There is much reflection on earlier experiences, and at times I had the same feeling as I had during the Melida/Daan books. Towards the end it felt like the hopelessness and the pointlessness of an act of violence like running a plane through an officebuilding, was repeated here to make a point, which I believe is already well-taken. It felt like an addition, that forced other scenes to be left out. Many things are unexplained in the end, many threads left fluttering.
What was the reason behind the retirees dying within weeks of their retirement? It felt like some sort of conspiracy, some dark secret at the start of the book, but it is left unexplained. There is a further remark made by the grandmother: "We are not allowed to show such silliness. Especially not now." Not now? Why? What changed? Pranks? Threats of war? Did not the fact that acts of silliness were not to be shown start the pranks in the first place? And did these not lead to threats of war?
Bryn's unhappiness is remarked upon, but never really explained.
Flip's turn to violence is explained, but what made Tray decide to nudge him into violence? She's the one with a true affection for her kin from first moment.
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By A Customer on March 10, 2002
Format: Paperback
First of all, I really enjoyed this book. Sure, at times the writing style was a little bland and the supporting characters a bit formulaic, but for me, the amount of emotional development in the main characters of Qui-Gon and Obi-Wan, and the quickly moving, discriptive plot completely made up for it. Many found this book in particuler too reminiscent of earlier ones, particulerly the whole Melida/Daan disaster. But I thought that having Obi-Wan reflect back on the horrers he saw there, and the huge rift between himself and Qui-Gon back then, made the similarities haunting rather than tedious, and added a hightened sense of drama to the overall story. It also showed how much Obi-Wan's matured over the past few years, in his willingness to never let anything like that happen again. Anyway, in this book Obi-Wan and Qui-Gon are sent on a mission to Vorzyd 4, a planet on the edge of war with it's neighbor, Vorzyd 5, whom they are certain are the culprits of the resent terrorist attacks on their cities. As soon as they get there however, it's clear that everything is not as it seems... At the same time, Qui-Gon is beginning to become aware of the fact that Obi-Wan is growing up, and that the time they have left together is short, and this pains him terribly. Anyway, this is definitely a must for those of you who've been following the series. There is one more book after this, another split "special edition" adventure that features first Obi-Wan and Qui-Gon, and then later Obi-Wan and a young Anakin. Here's to that one being even better!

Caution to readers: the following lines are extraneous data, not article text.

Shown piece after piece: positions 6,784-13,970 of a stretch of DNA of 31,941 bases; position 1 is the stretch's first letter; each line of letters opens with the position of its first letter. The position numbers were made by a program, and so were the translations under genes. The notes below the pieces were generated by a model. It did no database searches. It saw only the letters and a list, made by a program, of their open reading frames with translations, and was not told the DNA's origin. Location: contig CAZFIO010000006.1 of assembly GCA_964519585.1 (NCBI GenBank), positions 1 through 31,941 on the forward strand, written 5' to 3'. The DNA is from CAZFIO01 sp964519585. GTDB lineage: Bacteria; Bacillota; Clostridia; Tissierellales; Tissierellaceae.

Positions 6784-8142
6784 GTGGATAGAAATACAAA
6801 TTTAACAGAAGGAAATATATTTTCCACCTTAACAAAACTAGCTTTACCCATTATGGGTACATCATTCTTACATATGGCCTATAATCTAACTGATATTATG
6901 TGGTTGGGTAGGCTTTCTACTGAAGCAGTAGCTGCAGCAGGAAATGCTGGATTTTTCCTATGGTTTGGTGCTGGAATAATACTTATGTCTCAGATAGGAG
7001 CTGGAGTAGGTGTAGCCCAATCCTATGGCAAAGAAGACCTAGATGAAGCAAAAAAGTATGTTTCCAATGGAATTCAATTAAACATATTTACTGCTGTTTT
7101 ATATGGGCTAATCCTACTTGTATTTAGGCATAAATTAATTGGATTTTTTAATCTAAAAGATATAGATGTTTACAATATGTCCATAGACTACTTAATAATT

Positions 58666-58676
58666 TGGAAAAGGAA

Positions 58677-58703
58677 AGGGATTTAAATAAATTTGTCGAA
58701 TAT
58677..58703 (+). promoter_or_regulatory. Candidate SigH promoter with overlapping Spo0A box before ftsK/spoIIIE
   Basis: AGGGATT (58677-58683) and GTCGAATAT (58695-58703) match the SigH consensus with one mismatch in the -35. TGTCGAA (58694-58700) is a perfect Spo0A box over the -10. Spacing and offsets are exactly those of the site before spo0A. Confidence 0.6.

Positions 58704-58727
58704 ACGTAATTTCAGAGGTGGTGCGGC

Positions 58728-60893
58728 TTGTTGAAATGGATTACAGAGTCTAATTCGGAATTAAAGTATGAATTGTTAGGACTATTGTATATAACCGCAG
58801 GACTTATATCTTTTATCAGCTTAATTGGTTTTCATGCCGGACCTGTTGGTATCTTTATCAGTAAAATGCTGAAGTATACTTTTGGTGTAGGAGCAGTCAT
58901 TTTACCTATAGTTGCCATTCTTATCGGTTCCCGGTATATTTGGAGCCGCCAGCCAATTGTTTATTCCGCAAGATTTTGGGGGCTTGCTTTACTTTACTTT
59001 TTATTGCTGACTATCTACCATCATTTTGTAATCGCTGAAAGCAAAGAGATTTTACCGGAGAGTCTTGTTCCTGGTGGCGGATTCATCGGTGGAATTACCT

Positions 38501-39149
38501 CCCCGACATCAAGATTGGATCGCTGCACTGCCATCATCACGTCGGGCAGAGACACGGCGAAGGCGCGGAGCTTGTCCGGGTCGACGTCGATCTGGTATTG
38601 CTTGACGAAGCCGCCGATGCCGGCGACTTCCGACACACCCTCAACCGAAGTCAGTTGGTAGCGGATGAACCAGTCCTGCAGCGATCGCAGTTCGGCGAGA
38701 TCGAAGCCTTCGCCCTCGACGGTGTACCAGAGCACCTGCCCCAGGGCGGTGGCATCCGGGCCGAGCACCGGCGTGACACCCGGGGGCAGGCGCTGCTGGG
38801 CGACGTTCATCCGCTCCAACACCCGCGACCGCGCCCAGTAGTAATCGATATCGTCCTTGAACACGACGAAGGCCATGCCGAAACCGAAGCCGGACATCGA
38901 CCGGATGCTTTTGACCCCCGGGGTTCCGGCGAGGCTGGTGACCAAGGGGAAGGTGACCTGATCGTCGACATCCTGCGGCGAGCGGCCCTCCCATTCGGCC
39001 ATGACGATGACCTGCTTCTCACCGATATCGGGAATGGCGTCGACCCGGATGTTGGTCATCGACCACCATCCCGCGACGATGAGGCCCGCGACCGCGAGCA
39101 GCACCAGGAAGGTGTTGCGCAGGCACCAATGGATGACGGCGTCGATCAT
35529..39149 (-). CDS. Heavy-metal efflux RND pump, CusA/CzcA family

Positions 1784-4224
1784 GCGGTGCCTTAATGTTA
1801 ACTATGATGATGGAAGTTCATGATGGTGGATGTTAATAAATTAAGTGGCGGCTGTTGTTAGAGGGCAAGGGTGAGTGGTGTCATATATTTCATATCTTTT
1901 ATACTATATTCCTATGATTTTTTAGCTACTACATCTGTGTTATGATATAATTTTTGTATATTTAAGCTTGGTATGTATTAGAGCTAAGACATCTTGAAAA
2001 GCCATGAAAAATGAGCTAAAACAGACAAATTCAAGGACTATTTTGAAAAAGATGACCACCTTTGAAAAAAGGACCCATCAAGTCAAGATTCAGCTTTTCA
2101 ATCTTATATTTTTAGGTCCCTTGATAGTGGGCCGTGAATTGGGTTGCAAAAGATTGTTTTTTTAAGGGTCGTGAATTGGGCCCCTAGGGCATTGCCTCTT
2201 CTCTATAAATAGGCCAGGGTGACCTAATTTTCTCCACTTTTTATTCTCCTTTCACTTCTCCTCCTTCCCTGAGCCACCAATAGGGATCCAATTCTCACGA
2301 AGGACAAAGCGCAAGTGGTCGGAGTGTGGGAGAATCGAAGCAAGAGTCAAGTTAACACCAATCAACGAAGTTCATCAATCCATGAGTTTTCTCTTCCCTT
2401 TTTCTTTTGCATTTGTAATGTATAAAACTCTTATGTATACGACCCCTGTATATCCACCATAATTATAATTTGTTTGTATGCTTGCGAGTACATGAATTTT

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Format: Paperback
I realize that a number of people did not enjoy this book. I, however, did. I supose that it all depends on what you are looking to get out of the book. If you are looking for character developement, realationships, and interaction, as I was, then you will be very pleased. However, if you are looking for an outstanding plot with twists and complexity, then you might be dissapointed. (Let's keep in mind that these are still children's books; once I admitted that, I think I enjoyed them more, because I did not expect as much.)
This book had what I was looking for, namely, the final eveolution of Qui-Gon and Obi-Wan's relationship as Jedi and good friends. The story itself was a bit lacking, but I thought that if I was going to read it as an adult and demand the satisfaction of an adult book from it, then maybe the book shouldn't have to do all of the work: that, as an adult reading a book written by an adult, I should be able to read between the lines and get a feeling for the more advaced themes of the book.(I once read an interview where Juse Watson admitted that adults really did have to read betweent the lines with the JA books, because she had to target them to kids.
When closly examined, The Threat From Within had many mature and serious aspects. For example, the characters reflected upon past actions and experiences and applied them to the present situation; in this way we see them change. This is a classics technique in character developement, which brings together all of the books and makes the character's past more real. It was comforting to know that experiences such as Obi-Wan's leaving of the Jedi and people such as Talh did not fade out of existence, as things tend to do in other series. Another serious issue was that the kids didnt know when to stop playing pranks. They started out good, but ended up divided, as on Medlinda/Daan. And, I must point out that history DOES repeat itself, so the plot was all the more true-to-life for being similar.